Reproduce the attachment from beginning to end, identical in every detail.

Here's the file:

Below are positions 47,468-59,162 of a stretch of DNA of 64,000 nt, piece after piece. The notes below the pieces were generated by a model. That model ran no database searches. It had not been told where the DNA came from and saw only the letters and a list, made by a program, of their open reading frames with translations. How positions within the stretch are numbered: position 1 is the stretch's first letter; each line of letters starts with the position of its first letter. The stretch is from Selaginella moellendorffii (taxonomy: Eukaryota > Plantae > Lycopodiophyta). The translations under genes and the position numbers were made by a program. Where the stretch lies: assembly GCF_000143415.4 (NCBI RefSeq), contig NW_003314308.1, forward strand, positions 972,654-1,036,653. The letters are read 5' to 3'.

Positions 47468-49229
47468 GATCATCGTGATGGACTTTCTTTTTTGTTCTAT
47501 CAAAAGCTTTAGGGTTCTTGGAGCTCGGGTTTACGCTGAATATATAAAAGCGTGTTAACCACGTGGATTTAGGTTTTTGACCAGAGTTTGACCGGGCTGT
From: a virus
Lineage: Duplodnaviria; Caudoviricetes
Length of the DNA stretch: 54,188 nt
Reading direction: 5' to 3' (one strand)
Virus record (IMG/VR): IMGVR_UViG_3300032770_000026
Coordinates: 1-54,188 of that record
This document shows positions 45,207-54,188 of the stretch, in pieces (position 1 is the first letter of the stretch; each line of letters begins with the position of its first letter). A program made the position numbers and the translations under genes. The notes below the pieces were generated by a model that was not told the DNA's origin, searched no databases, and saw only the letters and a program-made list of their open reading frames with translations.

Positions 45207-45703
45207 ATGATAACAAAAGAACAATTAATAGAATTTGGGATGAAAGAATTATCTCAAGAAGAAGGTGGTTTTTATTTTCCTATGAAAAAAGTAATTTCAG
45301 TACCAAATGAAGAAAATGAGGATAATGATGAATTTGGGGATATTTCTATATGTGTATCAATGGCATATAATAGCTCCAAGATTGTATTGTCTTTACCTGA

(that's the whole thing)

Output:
Below are positions 47,468-59,162 of a stretch of DNA of 64,000 nt, piece after piece. The notes below the pieces were generated by a model. That model ran no database searches. It had not been told where the DNA came from and saw only the letters and a list, made by a program, of their open reading frames with translations. How positions within the stretch are numbered: position 1 is the stretch's first letter; each line of letters starts with the position of its first letter. The stretch is from Selaginella moellendorffii (taxonomy: Eukaryota > Plantae > Lycopodiophyta). The translations under genes and the position numbers were made by a program. Where the stretch lies: assembly GCF_000143415.4 (NCBI RefSeq), contig NW_003314308.1, forward strand, positions 972,654-1,036,653. The letters are read 5' to 3'.

Positions 47468-49229
47468 GATCATCGTGATGGACTTTCTTTTTTGTTCTAT
47501 CAAAAGCTTTAGGGTTCTTGGAGCTCGGGTTTACGCTGAATATATAAAAGCGTGTTAACCACGTGGATTTAGGTTTTTGACCAGAGTTTGACCGGGCTGT
From: a virus
Lineage: Duplodnaviria; Caudoviricetes
Length of the DNA stretch: 54,188 nt
Reading direction: 5' to 3' (one strand)
Virus record (IMG/VR): IMGVR_UViG_3300032770_000026
Coordinates: 1-54,188 of that record
This document shows positions 45,207-54,188 of the stretch, in pieces (position 1 is the first letter of the stretch; each line of letters begins with the position of its first letter). A program made the position numbers and the translations under genes. The notes below the pieces were generated by a model that was not told the DNA's origin, searched no databases, and saw only the letters and a program-made list of their open reading frames with translations.

Positions 45207-45703
45207 ATGATAACAAAAGAACAATTAATAGAATTTGGGATGAAAGAATTATCTCAAGAAGAAGGTGGTTTTTATTTTCCTATGAAAAAAGTAATTTCAG
45301 TACCAAATGAAGAAAATGAGGATAATGATGAATTTGGGGATATTTCTATATGTGTATCAATGGCATATAATAGCTCCAAGATTGTATTGTCTTTACCTGA